Description: The study of multicomputer interconnection networks is an important area of research in parallel processing. We introduce vertex-symmetric Hamming-group graphs as a model to design a wide variety of network topologies including the hypercube network.
Contributing Partner: UNT Libraries
Modeling Complex Forest Ecology in a Parallel Computing Infrastructure

Modeling Complex Forest Ecology in a Parallel Computing Infrastructure

Date: August 2003
Creator: Mayes, John
Description: Effective stewardship of forest ecosystems make it imperative to measure, monitor, and predict the dynamic changes of forest ecology. Measuring and monitoring provides us a picture of a forest's current state and the necessary data to formulate models for prediction. However, societal and natural events alter the course of a forest's development. A simulation environment that takes into account these events will facilitate forest management. In this thesis, we describe an efficient parallel implementation of a land cover use model, Mosaic, and discuss the development efforts to incorporate spatial interaction and succession dynamics into the model. To evaluate the performance of our implementation, an extensive set of simulation experiments was carried out using a dataset representing the H.J. Andrews Forest in the Oregon Cascades. Results indicate that a significant reduction in the simulation execution time of our parallel model can be achieved as compared to uni-processor simulations.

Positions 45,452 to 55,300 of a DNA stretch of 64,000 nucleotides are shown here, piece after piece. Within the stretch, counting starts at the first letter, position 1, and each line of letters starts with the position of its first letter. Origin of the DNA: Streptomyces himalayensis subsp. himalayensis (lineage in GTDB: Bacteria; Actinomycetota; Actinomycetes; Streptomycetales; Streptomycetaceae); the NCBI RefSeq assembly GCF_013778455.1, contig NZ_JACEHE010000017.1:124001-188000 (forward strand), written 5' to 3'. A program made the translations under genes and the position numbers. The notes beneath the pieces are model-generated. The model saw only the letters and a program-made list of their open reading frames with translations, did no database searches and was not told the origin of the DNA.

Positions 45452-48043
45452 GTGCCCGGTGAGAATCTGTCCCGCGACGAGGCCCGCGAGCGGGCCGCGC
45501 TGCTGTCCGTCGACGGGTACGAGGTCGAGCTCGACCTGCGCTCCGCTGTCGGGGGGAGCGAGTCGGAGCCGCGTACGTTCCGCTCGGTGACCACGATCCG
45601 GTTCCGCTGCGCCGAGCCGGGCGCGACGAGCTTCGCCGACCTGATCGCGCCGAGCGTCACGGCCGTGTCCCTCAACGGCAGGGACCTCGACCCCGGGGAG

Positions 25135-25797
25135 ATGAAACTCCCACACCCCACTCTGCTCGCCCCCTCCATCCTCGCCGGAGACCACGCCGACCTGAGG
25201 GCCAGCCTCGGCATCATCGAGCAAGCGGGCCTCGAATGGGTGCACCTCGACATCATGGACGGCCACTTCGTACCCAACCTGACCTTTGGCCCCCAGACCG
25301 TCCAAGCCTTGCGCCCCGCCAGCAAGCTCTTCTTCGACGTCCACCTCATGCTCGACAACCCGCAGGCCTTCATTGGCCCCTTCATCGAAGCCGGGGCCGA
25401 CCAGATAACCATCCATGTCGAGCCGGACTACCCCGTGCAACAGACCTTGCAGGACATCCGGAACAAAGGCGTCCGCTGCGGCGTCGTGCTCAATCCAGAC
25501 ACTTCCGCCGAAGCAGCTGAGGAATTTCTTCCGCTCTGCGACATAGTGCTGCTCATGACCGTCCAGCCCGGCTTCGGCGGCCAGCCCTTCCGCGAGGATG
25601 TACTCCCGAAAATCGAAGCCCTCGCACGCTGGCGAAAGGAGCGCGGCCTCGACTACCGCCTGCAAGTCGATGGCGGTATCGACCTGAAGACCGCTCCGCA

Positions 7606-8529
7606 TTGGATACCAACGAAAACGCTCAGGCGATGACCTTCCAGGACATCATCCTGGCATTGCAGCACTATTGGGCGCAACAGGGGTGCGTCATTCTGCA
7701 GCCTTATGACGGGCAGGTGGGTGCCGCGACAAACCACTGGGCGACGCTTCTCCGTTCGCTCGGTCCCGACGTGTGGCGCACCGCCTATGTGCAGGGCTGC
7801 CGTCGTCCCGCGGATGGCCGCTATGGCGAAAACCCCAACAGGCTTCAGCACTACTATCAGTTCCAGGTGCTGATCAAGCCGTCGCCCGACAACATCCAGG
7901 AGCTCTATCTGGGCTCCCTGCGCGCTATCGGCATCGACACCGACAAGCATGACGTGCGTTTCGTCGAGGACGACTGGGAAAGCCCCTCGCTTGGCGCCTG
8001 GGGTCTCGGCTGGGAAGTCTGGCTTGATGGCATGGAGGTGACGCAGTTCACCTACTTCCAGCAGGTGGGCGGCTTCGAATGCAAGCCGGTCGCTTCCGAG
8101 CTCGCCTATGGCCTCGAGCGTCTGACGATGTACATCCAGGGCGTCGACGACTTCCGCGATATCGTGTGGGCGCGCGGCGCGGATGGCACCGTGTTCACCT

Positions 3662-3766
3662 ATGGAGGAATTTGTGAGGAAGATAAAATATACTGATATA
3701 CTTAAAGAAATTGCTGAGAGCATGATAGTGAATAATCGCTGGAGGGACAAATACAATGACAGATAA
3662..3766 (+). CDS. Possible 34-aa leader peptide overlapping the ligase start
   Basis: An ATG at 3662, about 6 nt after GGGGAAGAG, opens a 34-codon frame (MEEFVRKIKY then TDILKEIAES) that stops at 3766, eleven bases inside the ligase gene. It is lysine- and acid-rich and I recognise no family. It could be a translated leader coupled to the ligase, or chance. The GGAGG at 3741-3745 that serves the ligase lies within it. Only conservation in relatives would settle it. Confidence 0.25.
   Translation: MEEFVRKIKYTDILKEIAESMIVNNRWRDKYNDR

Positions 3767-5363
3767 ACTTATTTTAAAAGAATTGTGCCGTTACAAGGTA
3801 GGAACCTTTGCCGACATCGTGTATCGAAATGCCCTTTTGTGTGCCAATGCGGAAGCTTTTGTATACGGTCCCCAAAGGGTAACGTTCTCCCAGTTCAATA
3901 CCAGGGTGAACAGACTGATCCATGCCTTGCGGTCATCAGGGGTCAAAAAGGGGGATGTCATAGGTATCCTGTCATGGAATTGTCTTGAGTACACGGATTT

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A Timescale Estimating Model for Rule-Based Systems

A Timescale Estimating Model for Rule-Based Systems

Date: December 1987
Creator: Moseley, Charles Warren
Description: The purpose of this study was to explore the subject of timescale estimating for rule-based systems. A model for estimating the timescale necessary to build rule-based systems was built and then tested in a controlled environment.
Contributing Partner: UNT Libraries
Using Normal Deduction Graphs in Common Sense Reasoning

Using Normal Deduction Graphs in Common Sense Reasoning

Date: May 1992
Creator: Munoz, Ricardo A. (Ricardo Alberto)
Description: This investigation proposes a powerful formalization of common sense knowledge based on function-free normal deduction graphs (NDGs) which form a powerful tool for deriving Horn and non-Horn clauses without functions. Such formalization allows common sense reasoning since it has the ability to handle not only negative but also incomplete information.
Contributing Partner: UNT Libraries
Resource Allocation in Mobile and Wireless Networks

Resource Allocation in Mobile and Wireless Networks

Access: Use of this item is restricted to the UNT Community.
Date: August 2003
Creator: Owens II, Harold
Description: The resources (memory, power and bandwidth) are limited in wireless and mobile networks. Previous research has shown that the quality of service (QoS) of the mobile client can be improved through efficient resources management. This thesis contains two areas of research that are strongly interrelated. In the first area of research, we extended the MoSync Algorithm, a network application layer media synchronization algorithm, to allow play-out of multimedia packets by the base station upon the mobile client in a First-In-First-Out (FIFO), Highest-Priority-First (PQ), Weighted Fair-Queuing (WFQ) and Round-Robin (RR) order. In the second area of research, we make modifications to the DSR and TORA routing algorithms to make them energy aware routing protocols. Our research shows that the QoS of the mobile client can be drastically improved through effective resource allocation.